PARIS – Europeans have an affinity for things American. They wear Levis, eat Big Macs, idolize Hollywood stars, and, fortunately for the Pentagon, fly U.S.-made jet fighters.With that in mind, the Defense Department is at full throttle trying to sign up European and other allies to share the staggering $250 billion cost of its Joint Strike Fighter program.
The JSF is being developed as a replacement for three planes — the Air Force’s F-16, the Navy’s F-14 Tomcat and the Marines’ AV-8B Harrier.To the Pentagon, the plane is vital to the nation’s defenses. But it is hugely expensive, and Congress and taxpayers are skeptical about spending billions on new weapons when there is no clear and present danger, as the Soviet Union once posed.To keep the JSF on track, defense planners are avidly pursuing help from friends.
“They are going to have to find partners, if the administration intends to keep the current plan we have in tactical aviation,” said Rep. Curt Weldon, R-Pa., a member of the House National Security Committee.Britain has been on board nearly from the beginning and already has contributed $200 million toward development.
The Pentagon recently signed on Norway, the Netherlands and Denmark. This month, it expects Canada to sign a partnership agreement to help produce the JSF.
The Pentagon is not alone in the search for partners abroad. The lucrative JSF contract has become the holy grail for Lockheed Martin and Boeing Co., which are two of nation’s largest defense contractors and are competing to build the new plane.Each of the companies hopes eventually to sell many copies of the new plane abroad to lower costs and increase profits.
They see bringing foreign partners into the program as a way to generate foreign interest in the aircraft.Both companies have set the enormously successful F-16 as their model.Lockheed Martin, and before it General Dynamics, have sold more than 1,400 F-16s in 19 countries. Of the 340 F-16s Lockheed Martin currently has orders for, all but 12 will be delivered to foreign customers.With its next-generation engine, advanced avionics and radar-evading capability, the JSF is expected to be considered seriously by all of the 19 countries that ordered the F-16 in the 1970s and 1980s.
Jon Schreiber, director of international programs for the JSF program, said the Pentagon says it believes that many foreign air forces will make a natural transition from the F-16 to the JSF.
“Between 2010 and 2015, a lot of F-16 customers will be looking to replace the aircraft they purchased in the ’70s and ’80s,” he said. “When you consider the aircraft that will be offered around Europe, the Eurofighter and Rafale, there will be nothing that will be able to touch the Joint Strike Fighter.”
Industry analysts agree. The Eurofighter, beset by financial problems, is being produced by a consortium of European countries, including Britain, Germany, Italy and Spain. The Rafale is being produced by the French, but, like the Eurofighter, it will lack some of the high-tech features of the JSF.
“There is a new central technology for combat aircraft,” said Wolfgang Demisch, an aerospace analyst on Wall Street for Bankers Trust. “They have to be stealthy. Otherwise they wind up being targets.“It is just astonishing to me that Europe would spend a packet of money on two nonstealthy combat aircraft that would be expected to serve for the next 30 years,” Demisch said.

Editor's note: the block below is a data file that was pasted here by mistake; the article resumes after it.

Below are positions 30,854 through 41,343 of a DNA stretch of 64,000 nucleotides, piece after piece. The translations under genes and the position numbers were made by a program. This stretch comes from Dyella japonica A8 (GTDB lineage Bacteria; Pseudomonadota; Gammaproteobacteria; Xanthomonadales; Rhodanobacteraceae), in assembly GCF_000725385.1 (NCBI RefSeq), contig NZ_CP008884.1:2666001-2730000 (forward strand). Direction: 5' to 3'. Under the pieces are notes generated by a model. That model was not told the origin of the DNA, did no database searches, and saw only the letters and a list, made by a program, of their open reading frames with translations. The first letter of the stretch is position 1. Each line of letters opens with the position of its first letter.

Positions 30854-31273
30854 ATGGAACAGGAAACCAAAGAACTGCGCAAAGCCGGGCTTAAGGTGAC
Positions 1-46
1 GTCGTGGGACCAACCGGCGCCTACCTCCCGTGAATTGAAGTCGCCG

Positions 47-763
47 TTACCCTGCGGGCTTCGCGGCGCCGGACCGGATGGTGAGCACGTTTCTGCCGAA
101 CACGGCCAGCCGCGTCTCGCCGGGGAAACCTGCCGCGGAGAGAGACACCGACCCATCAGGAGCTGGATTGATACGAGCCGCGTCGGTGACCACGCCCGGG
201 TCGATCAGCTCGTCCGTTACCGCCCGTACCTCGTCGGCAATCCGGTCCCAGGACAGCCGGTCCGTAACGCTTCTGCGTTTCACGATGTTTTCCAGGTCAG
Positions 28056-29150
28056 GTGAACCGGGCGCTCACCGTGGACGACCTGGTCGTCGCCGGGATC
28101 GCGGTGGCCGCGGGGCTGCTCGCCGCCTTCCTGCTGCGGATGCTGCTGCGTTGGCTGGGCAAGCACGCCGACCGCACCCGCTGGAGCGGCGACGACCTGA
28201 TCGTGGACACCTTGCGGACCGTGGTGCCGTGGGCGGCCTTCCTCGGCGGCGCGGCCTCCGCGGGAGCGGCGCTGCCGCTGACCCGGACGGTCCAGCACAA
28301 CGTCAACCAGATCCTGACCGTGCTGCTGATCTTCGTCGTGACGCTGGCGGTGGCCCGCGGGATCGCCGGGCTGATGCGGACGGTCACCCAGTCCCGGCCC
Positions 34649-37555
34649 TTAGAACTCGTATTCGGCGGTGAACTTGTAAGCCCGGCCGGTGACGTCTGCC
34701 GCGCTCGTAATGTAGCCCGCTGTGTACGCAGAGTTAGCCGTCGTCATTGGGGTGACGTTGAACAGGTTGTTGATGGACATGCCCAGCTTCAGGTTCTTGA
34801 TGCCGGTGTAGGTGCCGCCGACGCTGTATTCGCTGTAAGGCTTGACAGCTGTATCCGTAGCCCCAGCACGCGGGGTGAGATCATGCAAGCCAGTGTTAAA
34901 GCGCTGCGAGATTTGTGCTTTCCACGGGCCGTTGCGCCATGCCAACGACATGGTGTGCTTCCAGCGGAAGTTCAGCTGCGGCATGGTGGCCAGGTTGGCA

`The JSF is being groomed to be the F-16 successor in the world market with stealthy characteristics, a good flight performer, and for a modest cost. As such, I would expect it to be really quite successful.”
The potential market for the JSF abroad is forecast at 1,000 to 1,500 aircraft. Some analysts say it could surpass 2,000.Schreiber said the JSF program has set various levels of involvement for allies, with the most basic plan the “informed partner.”
For a $10 million investment, a country is allowed access to the development process and can determine whether the fighter will fit its needs. They have no influence, however, on design. Canada will be an informed partner and is interested in the Air Force version of the aircraft.An “associate partner” is given access and has a limited ability to influence the final design of the plane. Norway, the Netherlands and Denmark are associate partners.
They also are interested in the Air Force version.The highest level is a “collaborative development partnership,” which gives a country full involvement in the program. Only Britain has been given this status. Britain is interested in buying 60 of the Marine Corps’ Harrier replacements, but it intends, for the time being, to make the Eurofighter its attack aircraft.
The cost of the two higher levels varies according to such factors as the country’s size and its exact commitment. Schreiber said the partnership programs give the countries wanting to buy the planes a better shot at getting their own industries involved in production.None of the foreign partners will have a say in the selection of the prime U.S. contractor for the JSF.
Late last year, the Pentagon eliminated McDonnell Douglas and chose Lockheed Martin and Boeing to continue in the program. They will build prototypes of their designs to compete in flight tests. The winner will be chosen in 2001.Analysts have said that both companies aim to provide as much technology as possible for the lowest price.
The Pentagon goal is a price of $30 million or less per JSF.By industry standards, that is not considered a big price jump for a next-generation fighter. It is about $10 million more than the current price of an F-16, designed in the 1960s, and is far less than the price of many other fighters already available or expected on the market.
Author: Michael D. Towle Knight-Ridder Newspapers